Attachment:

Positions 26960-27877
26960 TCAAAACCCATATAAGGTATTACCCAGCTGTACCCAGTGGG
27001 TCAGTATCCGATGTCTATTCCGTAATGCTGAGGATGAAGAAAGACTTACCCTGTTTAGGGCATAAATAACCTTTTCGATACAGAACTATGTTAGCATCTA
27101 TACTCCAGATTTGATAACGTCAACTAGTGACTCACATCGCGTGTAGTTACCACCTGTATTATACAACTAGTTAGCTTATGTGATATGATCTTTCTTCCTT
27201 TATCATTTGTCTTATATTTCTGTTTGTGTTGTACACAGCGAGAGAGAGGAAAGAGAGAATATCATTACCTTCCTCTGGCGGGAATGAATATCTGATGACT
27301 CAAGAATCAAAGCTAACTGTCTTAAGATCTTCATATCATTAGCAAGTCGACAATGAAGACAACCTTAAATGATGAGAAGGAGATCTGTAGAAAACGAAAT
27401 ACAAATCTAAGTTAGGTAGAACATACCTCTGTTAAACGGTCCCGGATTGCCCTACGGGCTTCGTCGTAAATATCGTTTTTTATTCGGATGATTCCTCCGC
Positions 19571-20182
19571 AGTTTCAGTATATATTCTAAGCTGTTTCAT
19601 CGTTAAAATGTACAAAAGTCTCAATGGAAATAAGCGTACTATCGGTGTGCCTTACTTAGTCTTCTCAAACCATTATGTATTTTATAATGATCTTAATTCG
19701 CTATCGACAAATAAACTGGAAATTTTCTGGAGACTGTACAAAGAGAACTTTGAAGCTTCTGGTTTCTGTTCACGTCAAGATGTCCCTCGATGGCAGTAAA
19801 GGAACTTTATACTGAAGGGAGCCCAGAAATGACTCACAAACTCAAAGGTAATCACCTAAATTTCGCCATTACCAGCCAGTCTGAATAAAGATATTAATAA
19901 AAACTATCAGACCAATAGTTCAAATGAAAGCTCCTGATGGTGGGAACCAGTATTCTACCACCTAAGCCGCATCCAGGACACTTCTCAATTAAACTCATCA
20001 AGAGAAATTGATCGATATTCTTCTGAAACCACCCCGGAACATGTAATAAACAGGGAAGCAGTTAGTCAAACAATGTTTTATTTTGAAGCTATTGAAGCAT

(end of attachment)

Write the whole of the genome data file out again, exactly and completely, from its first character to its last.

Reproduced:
Positions 26960-27877
26960 TCAAAACCCATATAAGGTATTACCCAGCTGTACCCAGTGGG
27001 TCAGTATCCGATGTCTATTCCGTAATGCTGAGGATGAAGAAAGACTTACCCTGTTTAGGGCATAAATAACCTTTTCGATACAGAACTATGTTAGCATCTA
27101 TACTCCAGATTTGATAACGTCAACTAGTGACTCACATCGCGTGTAGTTACCACCTGTATTATACAACTAGTTAGCTTATGTGATATGATCTTTCTTCCTT
27201 TATCATTTGTCTTATATTTCTGTTTGTGTTGTACACAGCGAGAGAGAGGAAAGAGAGAATATCATTACCTTCCTCTGGCGGGAATGAATATCTGATGACT
27301 CAAGAATCAAAGCTAACTGTCTTAAGATCTTCATATCATTAGCAAGTCGACAATGAAGACAACCTTAAATGATGAGAAGGAGATCTGTAGAAAACGAAAT
27401 ACAAATCTAAGTTAGGTAGAACATACCTCTGTTAAACGGTCCCGGATTGCCCTACGGGCTTCGTCGTAAATATCGTTTTTTATTCGGATGATTCCTCCGC
Positions 19571-20182
19571 AGTTTCAGTATATATTCTAAGCTGTTTCAT
19601 CGTTAAAATGTACAAAAGTCTCAATGGAAATAAGCGTACTATCGGTGTGCCTTACTTAGTCTTCTCAAACCATTATGTATTTTATAATGATCTTAATTCG
19701 CTATCGACAAATAAACTGGAAATTTTCTGGAGACTGTACAAAGAGAACTTTGAAGCTTCTGGTTTCTGTTCACGTCAAGATGTCCCTCGATGGCAGTAAA
19801 GGAACTTTATACTGAAGGGAGCCCAGAAATGACTCACAAACTCAAAGGTAATCACCTAAATTTCGCCATTACCAGCCAGTCTGAATAAAGATATTAATAA
19901 AAACTATCAGACCAATAGTTCAAATGAAAGCTCCTGATGGTGGGAACCAGTATTCTACCACCTAAGCCGCATCCAGGACACTTCTCAATTAAACTCATCA
20001 AGAGAAATTGATCGATATTCTTCTGAAACCACCCCGGAACATGTAATAAACAGGGAAGCAGTTAGTCAAACAATGTTTTATTTTGAAGCTATTGAAGCAT